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Woes continue for Filipina DHs who contract Covid-19

03 March 2022

By Daisy CL Mandap

Lei Yue Mun camp, where a Filipina DH was taken after testing positive in a lockdown

Foreign domestic workers continue to bear the brunt of the relentless surge in Covid-19 infections across Hong Kong.

Despite warnings from the government that FDWs who contract the coronavirus disease should not be terminated or discriminated against, many employers refuse to take heed, even with the threat of a fine of up to $100,000 or prosecution under the Disability Discrimination Ordinance.

The workers are most vulnerable because once they are kicked out of their employers’ homes they have nowhere to go. Those who are not sacked outright are made to feel like outcasts they end up feeling they should just leave, or suffer more abuse.


Many non-government organizations and churches have stepped up to help, but with no signs of the fifth wave of infections peaking just yet, many of the places that have been offered them for their isolation have all been filled up by now.

A few initially got lucky because just as they were about to be thrown out onto the streets by their employers they were told they would be moved to an isolation facility. But to their dismay, life just got worse when they returned to their employers’ house after their compulsory isolation.


One of these was Malen, who was tested positive during a lockdown of their building in Sau Mau Ping on Feb 24. As she was the only one in their household who was found infected, her employer immediately ordered her to leave and go to a public hospital, knowing full well that she would just be turned away there as she had only mild symptoms.

As Malen frantically started calling for help, news came that she was just one of 163 people who had tested positive in their building, so the government decided to take them all to the Lei Yue Mun isolation camp.

Lei Yue Mun camp on a lonely night
On Wednesday, after Malen tested negative on her 6th and 7th day in isolation, she was told she would be released. She was put on a van that same night and taken to a bus station where she took a ride home.

What greeted her on her return to her employer’s flat was worse than on the day she left, when she was all but practically pushed out the door. Malen said the first thing that her employer did was to order her to throw out all the clothes that she had used while in isolation.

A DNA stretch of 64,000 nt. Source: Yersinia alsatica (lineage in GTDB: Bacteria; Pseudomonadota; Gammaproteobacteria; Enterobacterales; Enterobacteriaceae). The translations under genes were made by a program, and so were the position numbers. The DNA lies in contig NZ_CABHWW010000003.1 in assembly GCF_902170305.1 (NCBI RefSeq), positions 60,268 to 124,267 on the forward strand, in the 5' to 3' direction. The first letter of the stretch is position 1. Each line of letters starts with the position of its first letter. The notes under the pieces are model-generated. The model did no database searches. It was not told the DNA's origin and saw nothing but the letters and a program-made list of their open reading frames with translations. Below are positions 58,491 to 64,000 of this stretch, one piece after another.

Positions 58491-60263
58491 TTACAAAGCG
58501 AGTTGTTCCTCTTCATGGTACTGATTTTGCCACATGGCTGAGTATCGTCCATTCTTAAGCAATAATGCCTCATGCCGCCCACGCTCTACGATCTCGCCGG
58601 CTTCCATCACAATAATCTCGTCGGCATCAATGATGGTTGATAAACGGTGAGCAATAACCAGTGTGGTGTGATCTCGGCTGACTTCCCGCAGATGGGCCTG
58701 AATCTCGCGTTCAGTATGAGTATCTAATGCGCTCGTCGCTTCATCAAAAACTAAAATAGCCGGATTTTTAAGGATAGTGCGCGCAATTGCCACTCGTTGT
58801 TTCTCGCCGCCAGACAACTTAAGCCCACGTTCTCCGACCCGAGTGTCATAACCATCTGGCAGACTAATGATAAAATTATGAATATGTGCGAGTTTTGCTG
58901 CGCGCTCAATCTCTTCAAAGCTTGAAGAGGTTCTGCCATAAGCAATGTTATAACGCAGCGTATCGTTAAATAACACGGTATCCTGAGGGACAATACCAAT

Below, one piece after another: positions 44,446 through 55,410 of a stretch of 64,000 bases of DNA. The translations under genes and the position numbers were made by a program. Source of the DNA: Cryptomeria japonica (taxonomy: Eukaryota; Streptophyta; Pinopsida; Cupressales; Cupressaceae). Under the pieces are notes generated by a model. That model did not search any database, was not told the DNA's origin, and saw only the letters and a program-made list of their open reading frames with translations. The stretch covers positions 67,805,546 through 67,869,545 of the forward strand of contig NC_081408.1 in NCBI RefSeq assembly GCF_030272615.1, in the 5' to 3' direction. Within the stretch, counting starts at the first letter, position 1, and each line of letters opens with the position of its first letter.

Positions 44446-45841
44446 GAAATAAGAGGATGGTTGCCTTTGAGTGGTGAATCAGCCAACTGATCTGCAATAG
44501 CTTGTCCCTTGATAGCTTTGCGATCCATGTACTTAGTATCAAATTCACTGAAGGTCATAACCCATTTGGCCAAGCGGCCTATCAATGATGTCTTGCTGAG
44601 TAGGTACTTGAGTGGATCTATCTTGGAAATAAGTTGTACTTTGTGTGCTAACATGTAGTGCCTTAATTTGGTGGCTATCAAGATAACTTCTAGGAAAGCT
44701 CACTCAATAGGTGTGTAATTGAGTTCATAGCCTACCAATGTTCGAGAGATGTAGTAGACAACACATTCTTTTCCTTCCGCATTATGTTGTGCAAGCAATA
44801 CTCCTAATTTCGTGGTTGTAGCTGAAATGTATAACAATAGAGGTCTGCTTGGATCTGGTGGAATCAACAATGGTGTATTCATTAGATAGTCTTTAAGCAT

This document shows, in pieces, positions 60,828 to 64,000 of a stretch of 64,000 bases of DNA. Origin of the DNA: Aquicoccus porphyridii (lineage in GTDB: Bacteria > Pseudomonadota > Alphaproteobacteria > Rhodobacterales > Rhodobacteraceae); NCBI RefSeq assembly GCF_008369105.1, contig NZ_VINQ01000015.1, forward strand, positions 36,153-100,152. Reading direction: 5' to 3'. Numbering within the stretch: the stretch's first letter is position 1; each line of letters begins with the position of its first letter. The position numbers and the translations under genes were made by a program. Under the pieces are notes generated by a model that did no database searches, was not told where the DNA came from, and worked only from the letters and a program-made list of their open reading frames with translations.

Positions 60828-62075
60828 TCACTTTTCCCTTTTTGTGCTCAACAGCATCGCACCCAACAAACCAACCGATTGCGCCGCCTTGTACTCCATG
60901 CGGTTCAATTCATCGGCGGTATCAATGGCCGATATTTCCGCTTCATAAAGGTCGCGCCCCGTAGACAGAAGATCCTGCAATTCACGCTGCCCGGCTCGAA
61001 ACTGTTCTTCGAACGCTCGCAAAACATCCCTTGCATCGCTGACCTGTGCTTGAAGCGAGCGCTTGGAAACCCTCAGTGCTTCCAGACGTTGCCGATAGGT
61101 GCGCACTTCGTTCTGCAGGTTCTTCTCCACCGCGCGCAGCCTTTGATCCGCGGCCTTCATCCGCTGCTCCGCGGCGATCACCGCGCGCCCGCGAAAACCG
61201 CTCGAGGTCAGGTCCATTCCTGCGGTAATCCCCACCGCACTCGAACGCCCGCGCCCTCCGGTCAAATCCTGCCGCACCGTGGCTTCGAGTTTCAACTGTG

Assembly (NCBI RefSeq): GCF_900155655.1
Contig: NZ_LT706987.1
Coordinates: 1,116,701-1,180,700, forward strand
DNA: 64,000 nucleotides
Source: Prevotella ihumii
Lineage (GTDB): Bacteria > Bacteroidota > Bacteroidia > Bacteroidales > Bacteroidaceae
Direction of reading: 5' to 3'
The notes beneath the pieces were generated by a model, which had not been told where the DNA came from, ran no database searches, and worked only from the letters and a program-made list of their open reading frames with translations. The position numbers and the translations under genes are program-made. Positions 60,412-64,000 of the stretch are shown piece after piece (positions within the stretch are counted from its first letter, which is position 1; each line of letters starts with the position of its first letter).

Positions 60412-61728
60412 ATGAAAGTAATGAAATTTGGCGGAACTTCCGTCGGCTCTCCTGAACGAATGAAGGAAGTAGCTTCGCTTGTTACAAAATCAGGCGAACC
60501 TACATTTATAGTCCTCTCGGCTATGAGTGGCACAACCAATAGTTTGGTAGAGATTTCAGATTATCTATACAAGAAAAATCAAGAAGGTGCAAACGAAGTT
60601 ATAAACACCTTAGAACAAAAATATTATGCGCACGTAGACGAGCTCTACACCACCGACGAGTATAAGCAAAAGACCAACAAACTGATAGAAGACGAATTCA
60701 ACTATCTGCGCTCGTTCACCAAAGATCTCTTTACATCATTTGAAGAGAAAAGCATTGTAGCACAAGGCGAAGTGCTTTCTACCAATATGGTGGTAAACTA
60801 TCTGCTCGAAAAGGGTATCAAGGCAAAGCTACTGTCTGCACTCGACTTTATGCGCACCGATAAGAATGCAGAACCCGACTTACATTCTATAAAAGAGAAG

Sobra itong amo ko, dapat hindi na lang niya ako tinanggap,” Malen wrote. (My employer is terrible, she should have just turned me away).

Sobra yung discrimination pag-uwi mo ng bahay. Bakit daw hindi 14 days ako nag-stay doon, tapos yung hamster at halaman daw namatay dahil nahawa sa akin.” (The discrimination shown me on my return home has been too much. She asked why I was not kept in the facility for 14 days, then she said the hamster and the plant in their home died because I passed on the virus to them).

Malen is now seriously thinking of just quitting, but is unsure of where she’ll go at such a difficult time. If she decides to stay and try her luck at looking for a new employer she knows she will have to wait interminably for the Immigration Department to decide on her case.


More importantly, she will have to look for a place to stay and pay for her own food and other expenses while waiting for a new employment visa that might never come.

Another worker suffered a similar fate after she was released from a 14-day stay at Penny’s Bay isolation facility, also on Wednesday. When she dared ask for more food during a meal, her employer immediately told her to pack her things and leave.

According to Marites Palma, founder of Social Justice for Migrant Workers, the second Filipina was just one of four domestic workers who were driven out of their employers’ homes on Wednesday.

Another worker, Jessie, was told to self-isolate inside her employer’s car parked in open air in a Kowloon Tong estate after she tested positive. A third was driven out after she ran a fever and her employer thought she might have the virus, while the fourth was sacked after she begged to be given more food.

Palma said all four women have now been given shelter by different groups, but the trauma of having been thrown out on the streets amid the pandemic lingers. 

Bags belonging to one of the Filipinas sacked Wednesday night (Palma's photo)

Jessie was not the first to have been shooed out of the house and told to camp inside her employer’s car.

Another helper, Ruby, chickened on her first attempt to protest the unconscionable act on Feb 21. She said her employer was warned by someone from the Consulate after she reported her plight, and in turn, she was scolded.

But after two days inside the car’s cramped space, Ruby finally took up an invitation from Social Justice and a non-government organization to move to a temporary isolation facility.

There have been many others who had to spend the night out in the cold and rain last week because they were unceremoniously sacked or driven away. Many more could suffer the same fate unless more people, or the Hong Kong government with prodding from the Philippine Consulate, open isolation facilities for them.

As Palma said in a Facebook post, “How many more workers will be kicked out when they get sick or when they ask for more food?”

If the situation was dire previously for FDWs who were driven out of their employers’ house at the mere expediency of a month’s salary in lieu of notice, it is much more so now with the coronavirus raging, stoking unreasonable fears and heightened discrimination.

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